Is Your Man Circumcised? Here’s Why It Could Save Your Life

Male circumcision can reduce the risk of passing some sexually transmitted infections to partners, according to a new study.

Published in The Lancet, the study found that male circumcision is associated with reduced risk for women of HIV, chlamydia, syphilis and herpes simplex virus type 2. The latter is the main cause of genital herpes. It also found signs circumcision could be linked to reduced risk of human papillomavirus, along with cervical cancer and cervical dysplasia.

In other words, if you’re a guy who’s been circumcised, you might be less likely to give your partners gross diseases.

Researchers suggested this new data could be a game-changer in the fight against sexually transmitted infections (STIs), particularly against HIV/AIDS. “Existing prenatal care services and cervical cancer screening programs already counsel women about staying healthy,” one of the study’s authors, author Jonathan Grund, told Johns Hopkins University.

“If that counseling includes encouraging male partners to get circumcised and referring interested men to these services, it can improve women’s health programs and HIV prevention programs simultaneously,” he explained.

In particular, Grund and other researchers pointed out the new data could be particularly useful in sub-Saharan Africa, where two of the top killers of women are tuberculosis and cervical cancer — two diseases that circumcision could slow the spread of.

“Scale-up of male circumcision in sub-Saharan Africa has public health implications for several outcomes in women. Evidence that female partners are at decreased risk of several diseases is highly consistent,” researchers concluded.

They also suggested linking circumcision efforts to broader health initiatives.

“Possibilities for broader operational synergies between voluntary medical male circumcision and programmes directed at other women’s health outcomes are worth exploring, to take further advantage of the potential of voluntary medical male circumcision to benefit both women and men,” the researchers stated.

The study itself was a review of 60 separate publications looking into the link between circumcision and the transmission of STIs. It was carried out by researchers from the U.S. Centers for Disease Control and Prevention, the Johns Hopkins Bloomberg School of Public Health and the Hopkins-linked Jhpiego organization.

However, the study did have a few limitations. For one, it only looked at studies published in English, and the data was limited to heterosexual partners.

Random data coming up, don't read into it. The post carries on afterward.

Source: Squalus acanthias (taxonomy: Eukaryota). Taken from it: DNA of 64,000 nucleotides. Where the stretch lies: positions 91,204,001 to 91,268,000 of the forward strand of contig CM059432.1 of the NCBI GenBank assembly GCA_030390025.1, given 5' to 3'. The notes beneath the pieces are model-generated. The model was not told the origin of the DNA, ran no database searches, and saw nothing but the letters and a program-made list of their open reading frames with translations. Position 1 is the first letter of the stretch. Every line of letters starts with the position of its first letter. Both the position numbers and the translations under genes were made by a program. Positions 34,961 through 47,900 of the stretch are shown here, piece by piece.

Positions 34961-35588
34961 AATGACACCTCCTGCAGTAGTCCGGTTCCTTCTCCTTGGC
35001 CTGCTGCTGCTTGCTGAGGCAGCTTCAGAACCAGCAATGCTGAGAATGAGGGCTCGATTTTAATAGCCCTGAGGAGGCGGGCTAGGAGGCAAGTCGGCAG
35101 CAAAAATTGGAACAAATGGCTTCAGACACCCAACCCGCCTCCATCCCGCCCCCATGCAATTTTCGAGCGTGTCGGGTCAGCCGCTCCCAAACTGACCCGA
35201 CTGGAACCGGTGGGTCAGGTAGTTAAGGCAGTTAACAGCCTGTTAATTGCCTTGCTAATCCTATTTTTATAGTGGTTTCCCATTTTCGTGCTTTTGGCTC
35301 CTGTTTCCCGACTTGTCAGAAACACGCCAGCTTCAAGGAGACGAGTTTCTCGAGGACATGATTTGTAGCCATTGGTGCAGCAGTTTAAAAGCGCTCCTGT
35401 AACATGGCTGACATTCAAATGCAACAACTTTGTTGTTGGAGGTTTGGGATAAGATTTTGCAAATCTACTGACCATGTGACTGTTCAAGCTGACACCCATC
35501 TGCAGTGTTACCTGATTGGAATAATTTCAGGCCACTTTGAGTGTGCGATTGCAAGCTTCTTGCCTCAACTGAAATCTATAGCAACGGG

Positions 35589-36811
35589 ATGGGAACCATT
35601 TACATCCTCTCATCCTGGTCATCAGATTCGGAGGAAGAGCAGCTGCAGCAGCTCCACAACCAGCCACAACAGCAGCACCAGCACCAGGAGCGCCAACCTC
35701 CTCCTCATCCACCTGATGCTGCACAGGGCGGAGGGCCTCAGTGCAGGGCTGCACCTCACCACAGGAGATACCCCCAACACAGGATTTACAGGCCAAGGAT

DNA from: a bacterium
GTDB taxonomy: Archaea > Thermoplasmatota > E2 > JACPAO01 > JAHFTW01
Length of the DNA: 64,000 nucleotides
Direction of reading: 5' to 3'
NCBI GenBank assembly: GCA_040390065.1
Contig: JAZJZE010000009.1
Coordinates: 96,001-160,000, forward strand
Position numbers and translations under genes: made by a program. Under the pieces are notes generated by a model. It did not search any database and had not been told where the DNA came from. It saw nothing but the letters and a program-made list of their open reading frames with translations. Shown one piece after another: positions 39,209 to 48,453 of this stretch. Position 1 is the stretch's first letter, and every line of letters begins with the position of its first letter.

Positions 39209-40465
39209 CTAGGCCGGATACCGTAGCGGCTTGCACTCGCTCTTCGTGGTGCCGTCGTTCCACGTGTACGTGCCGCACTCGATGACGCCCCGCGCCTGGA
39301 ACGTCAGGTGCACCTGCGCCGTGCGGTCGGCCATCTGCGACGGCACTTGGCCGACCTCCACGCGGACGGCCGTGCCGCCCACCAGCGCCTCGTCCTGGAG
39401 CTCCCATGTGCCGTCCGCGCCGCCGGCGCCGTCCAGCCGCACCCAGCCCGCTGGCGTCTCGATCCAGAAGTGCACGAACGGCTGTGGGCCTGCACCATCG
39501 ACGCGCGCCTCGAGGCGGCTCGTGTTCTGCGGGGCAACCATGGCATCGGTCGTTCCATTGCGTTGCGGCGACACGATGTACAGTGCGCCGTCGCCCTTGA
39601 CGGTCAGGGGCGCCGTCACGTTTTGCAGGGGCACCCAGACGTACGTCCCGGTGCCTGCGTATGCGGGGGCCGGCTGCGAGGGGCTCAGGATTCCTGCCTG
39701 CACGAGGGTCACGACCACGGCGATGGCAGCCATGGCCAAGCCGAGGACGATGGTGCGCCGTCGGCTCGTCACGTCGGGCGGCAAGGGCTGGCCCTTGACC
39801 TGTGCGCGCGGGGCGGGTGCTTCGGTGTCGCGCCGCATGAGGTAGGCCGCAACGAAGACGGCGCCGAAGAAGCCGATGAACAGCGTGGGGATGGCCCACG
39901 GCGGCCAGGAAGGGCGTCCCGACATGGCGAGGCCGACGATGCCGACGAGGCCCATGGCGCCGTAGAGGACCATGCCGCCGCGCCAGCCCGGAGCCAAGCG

Circumcision and HIV

Nonetheless, the new research lines up with an already growing consensus that circumcision can have some unexpected health benefits. According to the World Health Organization (WHO), “Medical male circumcision reduces the risk of female-to-male sexual transmission of HIV by approximately 60 percent.”

“Since 2007, WHO and UNAIDS have recommended voluntary medical male circumcision as an additional important strategy for HIV prevention, particularly in settings with high HIV prevalence and low levels of male circumcision, where the public health benefits will be maximized,” the WHO has stated.

So far, 14 African nations have already begun programs aimed at promoting voluntary circumcision, and the WHO says they’re working. “Medical male circumcision offers excellent value for money in such settings. It saves costs by averting new HIV infections and reducing the number of people needing HIV treatment and care,” the WHO has stated.

Around 15 million men and boys have participated in these circumcision drives so far. In fact, circumcision is such a cheap and easy way to reduce STIs that the WHO has even called for the practice to be considered as essential as promoting condom use.

According to the WHO, “It should always be considered as part of a comprehensive HIV prevention package of services and be used in conjunction with other methods of prevention, such as female and male condoms.”

Somewhere between 37 and 39 percent of the world’s men are circumcised, mostly for religious or cultural reasons. Along with being one of the most common medical procedures globally, it also might be among the oldest. The practice probably predates recorded history.

Here is what the critics say

However, circumcision isn’t without its critics. Opponents argue the practice is cruel and painful, and claim the health benefits are either exaggerated or non-existent. “Circumcision results in not only severe pain but also an increased risk of choking and difficulty breathing,” pediatrician Robert Van Howe claimed, according to anti-circumcision website

He continued, “Medical studies show significant increases in heart rate and level of blood stress hormone. Some infants do not cry because they go into shock from the overwhelming pain of the surgery.”

Studies have indeed shown circumcision hurts like crazy, including for babies, though anesthesia can reduce this. There are also a plethora of possible complications ranging from infection immediately after the procedure to rare horror stories like ingrown penises.

So what do you think? Is circumcision worth it? Let us know your take in the comments below.

— Ryan Mallet-Outtrim

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